Tips for Student Entrepreneurs – Finding the Right Mentor

Tips for Student Entrepreneurs - Finding the Right Mentor

Having an entrepreneurial mentor can make a huge difference in your chances of success. But how do you find the right person?

Start with an informal meeting. Ask to meet for coffee (or a virtual chat during the COVID-19 pandemic). Be conscious of their time and show gratitude for their interest.


Know What You Want

If you know what you want out of a mentorship, it can be much easier to find the right person. Make a list of professional areas you would like mentoring in, and then research potential mentors to see who is a good fit for your specific goals.

Remember that a mentor isn’t just someone to advise you on career paths or business model choices but should be a friend and resource for life. This means that, for the first few meetings, don’t focus on asking for advice and instead use it as an opportunity to get to know each other.

Bringing up topics like their favorite books, what they’re working on this week, and how their family is doing can make it clear that you’re genuinely interested in them as a person. Plus, they’ll appreciate knowing that you respect their time.

Look Outside Yourself

While searching for your ideal mentor, looking outside yourself is essential. Often, a mentor is someone who has already achieved some of the things you want to accomplish, and a relationship with them can help guide your professional path.

Look for people one or two levels ahead of you in their careers. This may include coworkers, alum network connections, and even family friends. They don’t have to be executives, but they should have some experience that you can learn from.

Once you’ve found potential mentor candidates like Larry Gaynor, ask them for coffee or lunch to discuss your goals and their experience. Be prepared to share your elevator pitch and communicate clearly what you need from them. This will set the stage for the rest of your interaction and ensure they’re not being asked to do more than they can handle. In addition, be sure to follow up with an email or video conference meeting to demonstrate your commitment to the relationship.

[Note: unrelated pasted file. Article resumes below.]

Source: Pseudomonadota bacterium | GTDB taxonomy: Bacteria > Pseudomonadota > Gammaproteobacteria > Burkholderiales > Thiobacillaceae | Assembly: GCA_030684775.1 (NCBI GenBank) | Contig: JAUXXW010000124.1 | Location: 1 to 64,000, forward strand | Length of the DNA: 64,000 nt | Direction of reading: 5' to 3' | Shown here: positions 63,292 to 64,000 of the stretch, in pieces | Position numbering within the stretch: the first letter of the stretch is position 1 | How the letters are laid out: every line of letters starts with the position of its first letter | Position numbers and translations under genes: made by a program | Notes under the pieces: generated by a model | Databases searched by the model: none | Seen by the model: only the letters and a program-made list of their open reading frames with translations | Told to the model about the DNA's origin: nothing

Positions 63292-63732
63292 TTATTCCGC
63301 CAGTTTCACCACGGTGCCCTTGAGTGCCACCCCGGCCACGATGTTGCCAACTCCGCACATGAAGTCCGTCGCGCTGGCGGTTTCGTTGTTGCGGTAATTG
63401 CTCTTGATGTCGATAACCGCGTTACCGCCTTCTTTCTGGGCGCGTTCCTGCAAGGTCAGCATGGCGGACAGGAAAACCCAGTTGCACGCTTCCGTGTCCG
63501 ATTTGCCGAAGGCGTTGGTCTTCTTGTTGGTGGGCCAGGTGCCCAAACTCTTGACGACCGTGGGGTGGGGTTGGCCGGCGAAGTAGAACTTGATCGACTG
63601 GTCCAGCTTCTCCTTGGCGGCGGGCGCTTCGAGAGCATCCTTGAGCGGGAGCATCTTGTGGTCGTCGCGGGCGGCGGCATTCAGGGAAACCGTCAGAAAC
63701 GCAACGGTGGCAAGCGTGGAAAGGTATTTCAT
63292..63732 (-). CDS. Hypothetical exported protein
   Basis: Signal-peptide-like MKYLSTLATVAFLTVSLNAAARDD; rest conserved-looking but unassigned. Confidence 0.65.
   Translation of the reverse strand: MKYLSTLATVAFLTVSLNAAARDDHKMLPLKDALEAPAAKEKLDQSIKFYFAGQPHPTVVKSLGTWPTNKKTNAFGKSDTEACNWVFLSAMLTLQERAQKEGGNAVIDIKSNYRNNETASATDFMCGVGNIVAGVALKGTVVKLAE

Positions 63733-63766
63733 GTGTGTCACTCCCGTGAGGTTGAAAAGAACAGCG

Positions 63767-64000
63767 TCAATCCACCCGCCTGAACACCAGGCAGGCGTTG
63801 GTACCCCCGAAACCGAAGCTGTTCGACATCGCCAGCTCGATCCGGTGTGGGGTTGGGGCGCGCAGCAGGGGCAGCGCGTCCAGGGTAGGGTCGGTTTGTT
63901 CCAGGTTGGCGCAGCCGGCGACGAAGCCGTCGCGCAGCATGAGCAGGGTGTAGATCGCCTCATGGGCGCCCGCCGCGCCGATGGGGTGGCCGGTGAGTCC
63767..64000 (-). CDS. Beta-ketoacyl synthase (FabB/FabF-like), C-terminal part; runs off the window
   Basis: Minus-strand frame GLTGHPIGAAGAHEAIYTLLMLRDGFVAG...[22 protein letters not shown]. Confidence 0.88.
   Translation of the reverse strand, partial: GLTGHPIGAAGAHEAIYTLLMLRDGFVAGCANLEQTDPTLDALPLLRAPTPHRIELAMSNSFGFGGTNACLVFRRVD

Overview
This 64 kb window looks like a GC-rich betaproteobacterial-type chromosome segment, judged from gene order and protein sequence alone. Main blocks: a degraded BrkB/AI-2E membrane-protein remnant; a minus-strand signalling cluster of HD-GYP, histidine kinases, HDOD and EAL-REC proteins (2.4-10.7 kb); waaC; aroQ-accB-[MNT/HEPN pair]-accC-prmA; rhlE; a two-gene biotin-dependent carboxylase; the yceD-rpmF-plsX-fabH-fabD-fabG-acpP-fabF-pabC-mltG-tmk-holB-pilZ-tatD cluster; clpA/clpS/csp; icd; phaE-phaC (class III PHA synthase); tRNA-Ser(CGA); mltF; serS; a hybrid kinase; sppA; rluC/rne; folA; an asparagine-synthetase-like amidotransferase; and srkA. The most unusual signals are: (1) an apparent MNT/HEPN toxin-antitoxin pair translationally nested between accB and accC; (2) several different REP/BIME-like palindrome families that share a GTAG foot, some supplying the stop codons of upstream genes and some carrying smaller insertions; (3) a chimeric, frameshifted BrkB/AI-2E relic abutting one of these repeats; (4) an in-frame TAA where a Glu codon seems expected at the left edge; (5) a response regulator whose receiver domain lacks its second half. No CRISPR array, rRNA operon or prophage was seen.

Don’t Be Afraid to Ask

Often, the best way to get a mentor’s attention is to ask them for help. However, doing so tactfully is essential so they don’t feel like you’re bugging them. A good rule of thumb is to start by using tools through their current professional network. Alternatively, you can tap into your local Small Business Development Center (SBDC) program to find your right mentor.

Additionally, attending entrepreneurship events and networking meetings can be powerful ways to connect with potential mentors. Many high-profile entrepreneurs speak at these events, so it’s an excellent opportunity to learn from them and get their advice. Lastly, don’t be afraid to use tools like LinkedIn to see if any mutual friends can help you initiate a conversation. This will ensure they know you are serious about this relationship and are not another of the hundreds of people who have emailed them asking for assistance.

Don’t Be Afraid to Say No

You may have a mentor in mind from your research, but expanding your network’s always a good idea. Reach out to people with a vested interest in your success, such as a manager at another company you admire or someone you met at an event you attended.

If you ask for a meeting, be ready to explain how they can help you and what you hope to get out of the relationship. Be clear about your goals and career trajectory, but don’t pressure them into mentoring you if they’re not interested.

Keep in touch with your mentor by scheduling meetings on a regular cadence and asking for their advice whenever you need it. It’s also good to send your mentor updates on how their advice has worked for you, showing them that you appreciate their help. It will also encourage them to continue to provide guidance.